You’ve been cancelled
The rise of ‘cancel culture’ has led to people losing their jobs simply for expressing their opinions, says Heather Tomlinson
The exclusive boarding school Eton is usually seen as a pillar of the establishment, a beacon of all that is conservative and traditional about England. So it may surprise you to learn that Eton recently sacked an English teacher for questioning radical feminism, the notion of ‘toxic masculinity’ and other views that women’s rights campaigners consider to be ‘problematic’.
The teacher in question, Will Knowland, is the latest victim of what’s been dubbed ‘cancel culture’. Its definition is blurry, but generally it refers to when a person in a position of authority or fame loses their job, platform or other means of power, because they have said something perceived to be unacceptable.
Others who’ve ‘been cancelled’ include the Lewis actor Laurence Fox, who was accused by a Question Time audience member of being a “white privileged male”. Fox’s retort that the audience member was being racist brought the ire of many public figures, as well as the actors’ union, Equity. Following other controversial comments, including his criticism of the Black Lives Matter (BLM) movement, Fox now says he finds it difficult to get work as an actor.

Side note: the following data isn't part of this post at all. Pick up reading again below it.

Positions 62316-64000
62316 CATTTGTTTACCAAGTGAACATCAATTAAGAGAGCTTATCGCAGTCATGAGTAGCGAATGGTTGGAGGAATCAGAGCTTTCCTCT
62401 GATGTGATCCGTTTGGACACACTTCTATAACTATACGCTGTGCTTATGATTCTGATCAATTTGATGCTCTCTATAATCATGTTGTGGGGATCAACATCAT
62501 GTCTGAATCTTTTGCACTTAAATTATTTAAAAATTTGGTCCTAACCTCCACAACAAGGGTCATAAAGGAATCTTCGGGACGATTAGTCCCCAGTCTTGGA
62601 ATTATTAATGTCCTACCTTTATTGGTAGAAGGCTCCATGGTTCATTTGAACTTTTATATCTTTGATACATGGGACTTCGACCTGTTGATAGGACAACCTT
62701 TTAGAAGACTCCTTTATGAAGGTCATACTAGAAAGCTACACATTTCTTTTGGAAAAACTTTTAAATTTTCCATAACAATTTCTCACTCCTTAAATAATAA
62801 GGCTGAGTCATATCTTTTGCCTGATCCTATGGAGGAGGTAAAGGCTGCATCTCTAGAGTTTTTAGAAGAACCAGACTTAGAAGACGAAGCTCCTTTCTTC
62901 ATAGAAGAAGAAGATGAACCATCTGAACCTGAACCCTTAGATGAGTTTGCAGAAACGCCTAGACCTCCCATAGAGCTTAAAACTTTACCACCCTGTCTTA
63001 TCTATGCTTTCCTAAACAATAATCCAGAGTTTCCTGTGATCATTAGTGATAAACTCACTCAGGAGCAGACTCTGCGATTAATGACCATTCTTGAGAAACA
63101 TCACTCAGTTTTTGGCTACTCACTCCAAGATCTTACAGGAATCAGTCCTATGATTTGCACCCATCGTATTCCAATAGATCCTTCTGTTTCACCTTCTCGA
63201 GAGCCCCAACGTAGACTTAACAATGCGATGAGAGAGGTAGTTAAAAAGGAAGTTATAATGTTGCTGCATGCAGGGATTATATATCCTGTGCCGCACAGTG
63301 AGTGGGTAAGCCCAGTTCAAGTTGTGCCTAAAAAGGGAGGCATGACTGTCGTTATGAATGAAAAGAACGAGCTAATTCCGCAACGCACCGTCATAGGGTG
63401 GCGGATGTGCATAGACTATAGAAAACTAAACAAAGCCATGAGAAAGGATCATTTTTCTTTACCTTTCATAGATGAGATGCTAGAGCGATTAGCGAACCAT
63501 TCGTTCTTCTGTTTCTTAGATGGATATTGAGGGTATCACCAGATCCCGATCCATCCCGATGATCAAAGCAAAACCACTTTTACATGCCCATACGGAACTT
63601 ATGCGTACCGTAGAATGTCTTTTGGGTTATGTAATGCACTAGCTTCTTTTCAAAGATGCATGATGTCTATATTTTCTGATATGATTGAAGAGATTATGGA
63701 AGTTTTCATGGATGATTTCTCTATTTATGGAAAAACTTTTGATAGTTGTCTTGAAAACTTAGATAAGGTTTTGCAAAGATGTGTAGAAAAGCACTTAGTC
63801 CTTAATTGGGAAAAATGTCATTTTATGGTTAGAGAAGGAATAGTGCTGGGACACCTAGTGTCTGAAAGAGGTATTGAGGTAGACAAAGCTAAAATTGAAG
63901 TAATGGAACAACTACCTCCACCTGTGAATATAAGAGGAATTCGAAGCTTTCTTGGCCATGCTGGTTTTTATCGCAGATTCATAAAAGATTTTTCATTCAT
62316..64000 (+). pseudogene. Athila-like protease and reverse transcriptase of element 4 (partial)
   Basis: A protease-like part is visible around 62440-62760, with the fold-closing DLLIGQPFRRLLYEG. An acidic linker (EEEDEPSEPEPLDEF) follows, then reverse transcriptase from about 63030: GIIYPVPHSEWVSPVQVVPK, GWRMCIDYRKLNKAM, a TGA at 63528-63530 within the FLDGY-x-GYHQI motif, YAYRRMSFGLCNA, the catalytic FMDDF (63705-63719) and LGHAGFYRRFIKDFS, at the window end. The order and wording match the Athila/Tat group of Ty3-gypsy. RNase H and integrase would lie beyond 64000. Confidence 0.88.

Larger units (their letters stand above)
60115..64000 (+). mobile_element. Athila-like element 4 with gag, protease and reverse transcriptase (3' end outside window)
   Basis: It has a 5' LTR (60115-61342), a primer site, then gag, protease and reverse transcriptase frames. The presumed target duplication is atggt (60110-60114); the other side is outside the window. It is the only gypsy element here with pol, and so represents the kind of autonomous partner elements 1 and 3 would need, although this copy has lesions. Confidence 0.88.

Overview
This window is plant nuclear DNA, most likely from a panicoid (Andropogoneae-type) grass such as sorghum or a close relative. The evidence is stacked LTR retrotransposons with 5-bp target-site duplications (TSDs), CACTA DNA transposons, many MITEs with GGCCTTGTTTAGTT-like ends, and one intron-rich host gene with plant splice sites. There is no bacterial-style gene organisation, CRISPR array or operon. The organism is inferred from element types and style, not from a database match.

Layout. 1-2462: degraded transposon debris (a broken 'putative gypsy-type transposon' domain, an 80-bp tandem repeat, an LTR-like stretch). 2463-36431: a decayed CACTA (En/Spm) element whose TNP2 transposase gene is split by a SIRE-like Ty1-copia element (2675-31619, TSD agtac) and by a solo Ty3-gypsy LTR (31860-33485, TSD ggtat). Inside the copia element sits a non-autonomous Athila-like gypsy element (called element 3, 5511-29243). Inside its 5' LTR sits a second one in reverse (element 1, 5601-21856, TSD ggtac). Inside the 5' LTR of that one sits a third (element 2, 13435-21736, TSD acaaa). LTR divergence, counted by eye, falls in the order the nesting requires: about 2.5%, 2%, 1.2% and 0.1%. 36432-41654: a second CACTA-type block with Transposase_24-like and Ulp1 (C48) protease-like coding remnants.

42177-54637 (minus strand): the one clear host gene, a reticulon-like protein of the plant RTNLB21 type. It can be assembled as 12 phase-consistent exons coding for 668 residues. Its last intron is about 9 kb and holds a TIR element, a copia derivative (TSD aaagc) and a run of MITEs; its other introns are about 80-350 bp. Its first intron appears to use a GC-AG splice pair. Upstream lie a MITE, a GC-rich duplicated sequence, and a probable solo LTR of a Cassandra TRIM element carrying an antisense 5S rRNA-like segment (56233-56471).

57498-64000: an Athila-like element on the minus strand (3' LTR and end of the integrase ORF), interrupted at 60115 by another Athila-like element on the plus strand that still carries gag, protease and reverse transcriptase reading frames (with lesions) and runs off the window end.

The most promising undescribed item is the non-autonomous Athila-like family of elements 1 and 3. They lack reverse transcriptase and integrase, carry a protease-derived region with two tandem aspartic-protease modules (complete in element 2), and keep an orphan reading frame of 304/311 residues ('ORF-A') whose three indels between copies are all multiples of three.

The rapper Kanye West is frequently targeted due to outspoken views on issues such as slavery and Donald Trump. He’s reportedly said: “I’ve been cancelled before they had cancel culture.”
When JK Rowling, the author of the Harry Potter series, criticised elements of the transgender movement, the backlash was immediate. #RIPJKRowling trended on Twitter, and more than 200 authors, editors and publishers later responded in an open letter where they stated “trans rights are human rights”.
There have been many others affected, the famous and the not so famous. Even being a Brexiteer can get you in trouble, despite the fact that more people voted for it than against it. Paul Embery was axed from his role as head of the Fire Brigades Union after speaking at a pro-Brexit rally in 2019. Blogger Glen Ocsko said on TV that he’d never date a Leave voter.
Most recently, the actress Gina Carano was dropped from her role in Disney’s The Mandalorian, after she compared the way conservatives in the US are viewed to how Jews were regarded by the Nazis.
However, I don’t think being ‘cancelled’ for explicit racism or other widely socially unacceptable behaviours is a new phenomenon. It’s normal for celebrity careers to suffer when they’re caught doing something criminal or controversial. Back in 2006, many in Hollywood refused to work with Mel Gibson after he hurled antisemitic abuse at the police officers who arrested him for drink-driving. OJ Simpson, Roman Polanski and, more recently, Harvey Weinstein have rightly had limits placed on their careers after being found out for criminal behaviour.